Currie was an industrious youth and that he was not afraid of work--the hardest
kind of work. If the family traditions are true, he began working on the Cape
Fear River 'poling boats' from Wilmington. That was a day when steam navigation
was yet distant and when most need for power was supplied by man. It would take
a stout, as well as an industrious young man to do work of that sort. It argues
well for the physical strength of Angus Currie that he was able to do such,
but he was able and did not hesitate to set himself to the task.
(Note: Flora Currie's son, John
C. Currie, said that she remembered vividly the 'Dark Day' of 1787. When night
came, the darkness could be felt like that of Egypt in the Days of Moses.)
We do not know how
long this job continued but it does seem that he made, saved and invested his
earnings. He, like most of his race, had a genuine hunger for land--and was
not long in getting it. The old Angus Currie farm is located about three miles
northeast of the present Antioch Presbyterian Church of which, in 1833, he was
to be one of the founders and one of the charter ruling elders. The place, now
in the bounds of Hoke county, is located on the level Atlantic coastal plain
and is known by the name of the 'Burder Conoly Place.'
The records of Robeson county were burned with the county courthouse about 1856 (handwritten note in margin: does he mean Bladen here? Maybe notMcNeill will of 1851 is there) so there is no official document showing the date of his marriage, but it must have been about 1797, six years after his arrival in America when he and Flora Currie became man and wife. His mother was still living and continued so until after some of this children were born. It was she who taught them--taught the older ones, that is--to speak the Gaelic language.
Reference has been made already to the part Angus Currie had in the forming of Antioch Presbyterian Church, but he was long in the land and must have attended Bethel Church first--four miles south of the present town of Raeford. In those early days there was, also, a church or a preaching point called 'Raft Swamp.' The Curries, no doubt, also attended this place. When Antioch was formed, not only Angus Currie but his wife's brother, Randall Currie, became ruling elder therein (in 1833 –SCE).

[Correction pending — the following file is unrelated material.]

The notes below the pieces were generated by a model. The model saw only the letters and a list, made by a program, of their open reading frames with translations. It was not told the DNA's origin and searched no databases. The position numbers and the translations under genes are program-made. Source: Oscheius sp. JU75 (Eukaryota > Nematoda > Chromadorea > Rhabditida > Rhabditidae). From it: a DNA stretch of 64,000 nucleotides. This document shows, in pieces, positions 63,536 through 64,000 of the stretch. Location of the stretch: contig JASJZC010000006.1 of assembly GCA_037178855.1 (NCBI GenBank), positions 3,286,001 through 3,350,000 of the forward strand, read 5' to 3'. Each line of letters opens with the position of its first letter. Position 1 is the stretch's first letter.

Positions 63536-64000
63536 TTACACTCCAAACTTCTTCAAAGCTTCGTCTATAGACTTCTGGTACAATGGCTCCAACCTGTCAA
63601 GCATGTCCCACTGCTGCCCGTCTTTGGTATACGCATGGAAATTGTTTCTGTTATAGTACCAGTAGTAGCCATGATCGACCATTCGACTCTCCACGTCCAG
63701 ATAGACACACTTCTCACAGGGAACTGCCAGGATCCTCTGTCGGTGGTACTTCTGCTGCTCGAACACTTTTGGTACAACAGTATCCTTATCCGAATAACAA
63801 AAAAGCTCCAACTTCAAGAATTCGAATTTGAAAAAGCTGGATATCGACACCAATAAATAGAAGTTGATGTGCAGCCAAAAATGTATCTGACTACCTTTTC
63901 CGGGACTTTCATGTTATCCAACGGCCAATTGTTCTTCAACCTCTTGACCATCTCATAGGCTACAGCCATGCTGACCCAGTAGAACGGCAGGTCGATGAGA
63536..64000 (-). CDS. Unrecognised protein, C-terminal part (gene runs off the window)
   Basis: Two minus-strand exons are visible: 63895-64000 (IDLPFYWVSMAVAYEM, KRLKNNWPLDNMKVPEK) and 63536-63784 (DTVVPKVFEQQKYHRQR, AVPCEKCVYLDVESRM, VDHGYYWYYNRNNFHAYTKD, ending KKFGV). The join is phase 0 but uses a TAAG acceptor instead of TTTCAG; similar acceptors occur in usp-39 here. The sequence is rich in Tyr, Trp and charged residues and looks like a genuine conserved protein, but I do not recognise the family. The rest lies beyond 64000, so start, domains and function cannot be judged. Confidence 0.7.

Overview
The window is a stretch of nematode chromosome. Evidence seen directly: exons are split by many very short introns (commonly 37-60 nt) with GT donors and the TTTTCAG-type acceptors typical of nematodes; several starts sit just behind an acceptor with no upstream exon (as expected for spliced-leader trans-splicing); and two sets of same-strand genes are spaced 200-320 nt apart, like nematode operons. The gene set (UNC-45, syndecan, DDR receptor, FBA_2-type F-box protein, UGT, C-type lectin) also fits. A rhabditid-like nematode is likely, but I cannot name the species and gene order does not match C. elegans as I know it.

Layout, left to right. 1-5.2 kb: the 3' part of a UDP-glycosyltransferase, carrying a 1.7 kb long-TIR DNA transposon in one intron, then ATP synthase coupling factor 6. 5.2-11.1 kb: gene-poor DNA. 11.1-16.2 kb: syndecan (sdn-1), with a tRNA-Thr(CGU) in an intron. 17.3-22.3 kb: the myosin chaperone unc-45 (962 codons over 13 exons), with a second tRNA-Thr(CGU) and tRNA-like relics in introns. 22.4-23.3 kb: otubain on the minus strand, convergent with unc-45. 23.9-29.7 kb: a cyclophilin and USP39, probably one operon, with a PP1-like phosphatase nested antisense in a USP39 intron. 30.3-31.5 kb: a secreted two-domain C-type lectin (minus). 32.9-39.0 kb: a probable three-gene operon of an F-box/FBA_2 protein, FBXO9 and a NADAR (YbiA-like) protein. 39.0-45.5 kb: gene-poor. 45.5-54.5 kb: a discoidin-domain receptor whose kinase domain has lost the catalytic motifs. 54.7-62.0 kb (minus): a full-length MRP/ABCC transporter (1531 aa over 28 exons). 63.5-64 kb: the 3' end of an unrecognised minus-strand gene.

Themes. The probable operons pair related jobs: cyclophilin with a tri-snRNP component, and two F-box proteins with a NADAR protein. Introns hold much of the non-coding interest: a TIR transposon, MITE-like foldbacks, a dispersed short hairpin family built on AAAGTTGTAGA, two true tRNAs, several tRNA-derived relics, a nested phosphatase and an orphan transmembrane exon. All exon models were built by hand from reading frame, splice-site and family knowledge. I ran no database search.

Angus reared a family whose names will be given later and, also, acquired property. He would not now, nor was he then, regarded as rich--only independent. Among other forms of possessions he had a few slaves, which at that early day not many of those Scotch people had. Among these slaves was one old woman, old Aunt Sarah--who this writer saw one time even in his day! At his death in 1843, her master set her free but, in later years, she attached herself to his oldest son and so remained until the negroes were finally freed. In the old McEachern burying ground, six miles south of Raeford (at MillProng House –SCE), are the graves of Angus and Flora Currie, near the grave of John Gilchrist and other prominent neighbors. Their graves are thus marked:
In memory of Angus Currie,
born in the Isle of Colonsay, Scotland,
September 17, 1770;came to America in 1791
and died June 10, 1843.
He was a ruling elder in the Presbyterian church.
Well done, thou good and faithful servant,
enter into the joy of thy Lord.'And beside his grave is that of his wife, thus marked:
In memory of Flora,
consort of Angus Currie,
born in Cantyre, Scotland, May 20, 1774;
Came to America in 1775
and died September 19, 1834.
Whom have I in heaven but thee?
From these inscriptions it will be seen that Angus outlived his 'consort' by nine years although he never married again. It should be noted how appropriate is the rather obsolete term 'consort' which comes from Latin words meaning 'to share the lot.' A good term to describe marriage even yet!
Now we turn to the children of this
couple and find the following: (A.) Isabella, (B.) Mary, (C.) John C., (D.)
Archibald C., (E.) Angus R., and (F.) Flora. [a handwritten
note in the margin says, 'and Sally' indicating there was another child named